The new Museum of Architecture contains...
The unbuilt setting around the Tempietto, as intended by Bramante.
"Continuing further into Trastevere one reaches a new piazza (Derby Town Center, project, 1970). The edges of medieval urbanism are here reordered to define a central space and the focusing element is the Entrance Pavilion to a new Museum (Düsseldorf Kunstgalerie, project, 1975). The new piazza, with its shopping arcade and civic accommodation, represents a secular alternative to the Piazza Sta. Maria in Trastevere, the religious centre of the area for many centuries.
The new Museum of Architecture contains, as its main feature, Bramante's Tempietto. This may be seen in the circular garden of the museum in a setting similar to the one originally intended by Bramante. Serlio describes the unbuilt setting around the Tempietto, as intended by Bramante, to be 'a concentric circular colonnade incorporated into the interior of the present courtyard.' The relationship of the two concentric circular elements--Tempietto and courtyard--is the expression of Renaissance religious symbolism. A public pedestrian walkway connects from the entrance pavilion through this circular garden and up into the famous Fontana Paolina. Not far from the museum are the Steps of the Arcadians, the quarters of a group of poets who aimed to 'return poetry to the purity of classical traditions.'"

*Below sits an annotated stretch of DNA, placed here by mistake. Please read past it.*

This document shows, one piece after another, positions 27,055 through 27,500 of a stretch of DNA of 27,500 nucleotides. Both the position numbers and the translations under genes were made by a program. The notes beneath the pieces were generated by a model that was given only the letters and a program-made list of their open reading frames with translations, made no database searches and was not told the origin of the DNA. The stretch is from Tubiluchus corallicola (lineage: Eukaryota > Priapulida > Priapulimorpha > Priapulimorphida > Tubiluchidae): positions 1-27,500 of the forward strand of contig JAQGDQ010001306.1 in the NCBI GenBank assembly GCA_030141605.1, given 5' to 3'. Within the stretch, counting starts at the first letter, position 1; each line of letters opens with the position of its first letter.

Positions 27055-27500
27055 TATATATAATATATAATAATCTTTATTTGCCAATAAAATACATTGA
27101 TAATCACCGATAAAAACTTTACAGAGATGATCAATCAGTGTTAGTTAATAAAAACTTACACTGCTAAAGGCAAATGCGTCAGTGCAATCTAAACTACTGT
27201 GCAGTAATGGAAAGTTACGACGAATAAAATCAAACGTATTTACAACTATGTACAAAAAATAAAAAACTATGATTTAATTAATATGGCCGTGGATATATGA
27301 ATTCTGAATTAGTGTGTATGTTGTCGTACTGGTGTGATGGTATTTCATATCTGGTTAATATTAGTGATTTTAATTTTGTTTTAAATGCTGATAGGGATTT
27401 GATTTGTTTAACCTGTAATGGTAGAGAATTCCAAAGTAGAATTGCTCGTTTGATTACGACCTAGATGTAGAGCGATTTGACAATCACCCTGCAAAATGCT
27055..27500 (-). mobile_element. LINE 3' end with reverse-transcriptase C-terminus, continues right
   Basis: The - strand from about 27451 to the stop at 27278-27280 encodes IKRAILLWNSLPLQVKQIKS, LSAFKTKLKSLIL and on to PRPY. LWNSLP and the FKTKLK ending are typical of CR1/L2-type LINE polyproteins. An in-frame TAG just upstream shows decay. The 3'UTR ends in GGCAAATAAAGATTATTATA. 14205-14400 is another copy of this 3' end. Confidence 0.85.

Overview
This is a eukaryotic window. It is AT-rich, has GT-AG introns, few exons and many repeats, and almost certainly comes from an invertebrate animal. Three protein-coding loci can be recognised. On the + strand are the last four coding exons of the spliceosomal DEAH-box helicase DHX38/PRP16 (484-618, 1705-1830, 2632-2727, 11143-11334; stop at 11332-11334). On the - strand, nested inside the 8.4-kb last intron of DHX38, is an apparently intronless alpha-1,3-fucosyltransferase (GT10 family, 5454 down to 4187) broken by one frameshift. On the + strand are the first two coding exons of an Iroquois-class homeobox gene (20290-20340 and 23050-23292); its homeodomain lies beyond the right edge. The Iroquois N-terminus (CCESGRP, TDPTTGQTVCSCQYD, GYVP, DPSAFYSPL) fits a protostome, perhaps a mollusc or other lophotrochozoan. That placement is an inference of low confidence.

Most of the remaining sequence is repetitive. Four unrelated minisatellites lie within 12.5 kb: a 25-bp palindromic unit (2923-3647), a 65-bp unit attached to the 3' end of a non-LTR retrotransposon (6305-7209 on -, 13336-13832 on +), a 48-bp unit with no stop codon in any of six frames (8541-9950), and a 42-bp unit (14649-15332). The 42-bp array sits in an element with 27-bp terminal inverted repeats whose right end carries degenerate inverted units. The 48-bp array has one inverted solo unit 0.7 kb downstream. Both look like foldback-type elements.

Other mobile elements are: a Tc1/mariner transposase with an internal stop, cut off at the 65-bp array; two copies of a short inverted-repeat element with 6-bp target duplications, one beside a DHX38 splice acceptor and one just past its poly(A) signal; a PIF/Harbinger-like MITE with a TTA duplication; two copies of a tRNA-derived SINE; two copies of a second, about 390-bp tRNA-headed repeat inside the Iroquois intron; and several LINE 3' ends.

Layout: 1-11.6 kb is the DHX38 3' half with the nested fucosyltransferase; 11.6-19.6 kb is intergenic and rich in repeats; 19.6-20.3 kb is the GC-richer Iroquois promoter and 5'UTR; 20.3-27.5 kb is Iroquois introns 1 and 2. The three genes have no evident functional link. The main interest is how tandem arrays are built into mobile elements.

James Stirling, Roma Interrotta: Sector IV (1978).
In many ways, Le Corbusier's International Planning Competition for Berlin precurses Stirling's contribution to Roma Interrotta. The Berlin plan manifests a distribution of many of Le Corbusier's previous buildings and designs, both built and unbuilt, and, moreover, the placements throughout the plan appear to be done with "contextual, associational, prototypical, typological, symbological and iconographical considerations."
"On Criticism" an aggregate thread
Regarding 'illuminating how the creative mind operates' see Quondam's three latest pages:
Architectural Visions of Early Fancy and Dreams in the Evening of Life
Roma Interrotta: Sector IV / Urban Components
International Planning Competition for Berlin
These pages are not so much critical but more curatorial. The overall implication, however, is that Stirling's creative working for his Roma Interrotta design involved a process of seeking precedents and then finding inspiration.
Quondam's Fifteenth Anniversary
Most recently, it's too bad Vidler doesn't include Le Corbusier's International Planning Competition for Berlin in his analysis of Stirling's Roma Interrotta.
[Incidentally, every instance of Le Corbusier's Museum for Unlimited Growth is listed within Colomina's "The Endless Museum: Le Corbusier and Mies van der Rohe" (Log 15) except for the last instance, which is within the International Planning Competition for Berlin.]